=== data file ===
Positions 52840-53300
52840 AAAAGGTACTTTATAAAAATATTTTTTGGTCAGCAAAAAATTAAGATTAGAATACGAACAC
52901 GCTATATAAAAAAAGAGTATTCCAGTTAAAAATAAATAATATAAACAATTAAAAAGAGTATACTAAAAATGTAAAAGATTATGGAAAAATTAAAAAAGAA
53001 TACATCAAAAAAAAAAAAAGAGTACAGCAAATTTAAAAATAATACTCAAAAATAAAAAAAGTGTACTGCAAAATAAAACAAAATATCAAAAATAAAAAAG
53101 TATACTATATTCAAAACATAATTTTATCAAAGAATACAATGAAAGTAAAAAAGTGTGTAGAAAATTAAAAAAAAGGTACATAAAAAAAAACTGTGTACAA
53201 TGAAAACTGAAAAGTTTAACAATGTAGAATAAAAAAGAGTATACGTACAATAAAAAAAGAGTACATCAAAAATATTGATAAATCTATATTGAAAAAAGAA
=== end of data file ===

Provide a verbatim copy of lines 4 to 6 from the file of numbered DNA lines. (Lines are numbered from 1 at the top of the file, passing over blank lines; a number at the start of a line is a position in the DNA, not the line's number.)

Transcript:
53001 TACATCAAAAAAAAAAAAAGAGTACAGCAAATTTAAAAATAATACTCAAAAATAAAAAAAGTGTACTGCAAAATAAAACAAAATATCAAAAATAAAAAAG
53101 TATACTATATTCAAAACATAATTTTATCAAAGAATACAATGAAAGTAAAAAAGTGTGTAGAAAATTAAAAAAAAGGTACATAAAAAAAAACTGTGTACAA
53201 TGAAAACTGAAAAGTTTAACAATGTAGAATAAAAAAGAGTATACGTACAATAAAAAAAGAGTACATCAAAAATATTGATAAATCTATATTGAAAAAAGAA